The number of people diagnosed with serious mental illness in the U.S. criminal justice system has reached unprecedented levels. Increasingly, people recognize that the justice system is no substitute for a well-functioning community mental health system. Although a range of targeted interventions have emerged over the past two decades, existing approaches have done little to reduce the overall number of incarcerated people with serious mental illness. This report, modeled on promising approaches in the mental health field to people experiencing a first episode of psychosis, outlines a new integrated framework that encourages the mental health and criminal justice fields to collaborate on developing programs based on early intervention, an understanding of the social determinants that underlie ill health and criminal justice involvement, and recovery-oriented treatment.
The analysis, observations, and recommendations in this report are based on an extensive review of the literature in both the mental health and criminal justice fields, as well as on interviews with 11 national and local practitioners, policymakers, academics, and others involved in responses to people with mental illness who are at risk of running afoul of the criminal justice system.a The authors examined peer-reviewed journals, white papers, and reports from government, professional organizations, and nonprofits. After compiling information on national practices, they interviewed 11 stakeholders chosen for their leadership capacity at a variety of organizations that serve people with behavioral health needs affected by the justice system. Although the interviewees' specialties differed, they all answered questions about:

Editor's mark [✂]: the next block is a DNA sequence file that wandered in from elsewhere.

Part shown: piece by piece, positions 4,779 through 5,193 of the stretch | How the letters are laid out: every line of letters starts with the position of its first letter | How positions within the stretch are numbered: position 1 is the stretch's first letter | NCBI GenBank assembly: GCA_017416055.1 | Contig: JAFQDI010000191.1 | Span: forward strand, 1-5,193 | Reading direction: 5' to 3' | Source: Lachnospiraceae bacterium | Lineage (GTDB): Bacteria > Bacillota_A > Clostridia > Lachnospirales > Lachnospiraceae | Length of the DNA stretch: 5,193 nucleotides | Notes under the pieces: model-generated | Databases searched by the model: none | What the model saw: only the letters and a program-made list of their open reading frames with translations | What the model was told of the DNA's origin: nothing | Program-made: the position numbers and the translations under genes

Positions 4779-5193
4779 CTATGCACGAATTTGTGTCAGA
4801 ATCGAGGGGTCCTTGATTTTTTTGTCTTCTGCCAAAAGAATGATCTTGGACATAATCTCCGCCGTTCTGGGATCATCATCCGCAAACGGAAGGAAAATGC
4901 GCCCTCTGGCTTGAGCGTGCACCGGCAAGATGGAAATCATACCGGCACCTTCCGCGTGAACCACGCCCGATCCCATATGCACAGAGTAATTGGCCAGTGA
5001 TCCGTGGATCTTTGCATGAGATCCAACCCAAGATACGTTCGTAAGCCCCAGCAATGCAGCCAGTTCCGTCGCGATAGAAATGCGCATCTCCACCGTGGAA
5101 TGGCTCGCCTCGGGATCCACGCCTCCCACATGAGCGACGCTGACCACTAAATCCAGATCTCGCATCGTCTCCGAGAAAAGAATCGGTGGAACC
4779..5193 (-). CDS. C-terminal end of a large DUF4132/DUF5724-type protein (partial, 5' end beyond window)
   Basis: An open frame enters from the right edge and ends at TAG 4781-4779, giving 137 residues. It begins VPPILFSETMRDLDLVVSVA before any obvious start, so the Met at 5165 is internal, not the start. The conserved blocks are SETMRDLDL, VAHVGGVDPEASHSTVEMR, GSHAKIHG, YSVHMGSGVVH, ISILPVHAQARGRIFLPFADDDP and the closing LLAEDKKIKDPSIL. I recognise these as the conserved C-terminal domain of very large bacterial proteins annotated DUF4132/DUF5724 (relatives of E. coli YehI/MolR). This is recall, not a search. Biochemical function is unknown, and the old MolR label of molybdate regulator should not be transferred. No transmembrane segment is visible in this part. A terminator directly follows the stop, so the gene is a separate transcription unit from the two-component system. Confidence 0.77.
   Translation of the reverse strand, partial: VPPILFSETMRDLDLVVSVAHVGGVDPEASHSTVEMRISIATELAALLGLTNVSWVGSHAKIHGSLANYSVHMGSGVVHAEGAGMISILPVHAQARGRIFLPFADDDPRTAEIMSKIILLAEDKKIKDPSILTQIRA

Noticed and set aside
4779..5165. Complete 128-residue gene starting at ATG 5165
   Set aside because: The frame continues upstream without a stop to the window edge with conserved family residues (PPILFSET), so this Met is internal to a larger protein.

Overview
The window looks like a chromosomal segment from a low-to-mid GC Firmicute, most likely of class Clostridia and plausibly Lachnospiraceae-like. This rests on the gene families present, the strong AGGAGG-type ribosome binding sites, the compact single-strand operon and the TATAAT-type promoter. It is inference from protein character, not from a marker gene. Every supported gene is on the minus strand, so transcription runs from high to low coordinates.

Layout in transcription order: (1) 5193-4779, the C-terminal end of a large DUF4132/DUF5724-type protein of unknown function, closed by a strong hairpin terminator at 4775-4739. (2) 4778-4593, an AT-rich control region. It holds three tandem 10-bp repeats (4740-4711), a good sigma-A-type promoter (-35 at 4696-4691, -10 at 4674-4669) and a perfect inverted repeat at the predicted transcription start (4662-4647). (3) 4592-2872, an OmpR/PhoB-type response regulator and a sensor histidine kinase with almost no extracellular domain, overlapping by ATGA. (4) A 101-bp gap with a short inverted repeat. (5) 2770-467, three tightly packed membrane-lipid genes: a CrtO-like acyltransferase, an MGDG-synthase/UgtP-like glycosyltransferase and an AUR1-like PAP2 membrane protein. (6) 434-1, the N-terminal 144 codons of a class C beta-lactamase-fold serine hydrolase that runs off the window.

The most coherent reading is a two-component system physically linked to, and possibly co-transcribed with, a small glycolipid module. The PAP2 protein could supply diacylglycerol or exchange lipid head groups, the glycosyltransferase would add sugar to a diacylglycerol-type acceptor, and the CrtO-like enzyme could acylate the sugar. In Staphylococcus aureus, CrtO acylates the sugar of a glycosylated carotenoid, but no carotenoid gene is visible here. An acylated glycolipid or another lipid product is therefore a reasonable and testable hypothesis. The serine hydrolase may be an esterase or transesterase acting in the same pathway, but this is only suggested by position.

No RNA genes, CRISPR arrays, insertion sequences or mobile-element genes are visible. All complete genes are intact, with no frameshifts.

- emerging practices or programs that merit more evaluation and attention;
- opportunities for applying mental health service models to clients in criminal justice settings;
- promising programs using peer counseling;
- the potential application of mental health recovery frameworks to people in the criminal justice system; and
- the promise of interventions attuned to environment-based and place-based frameworks.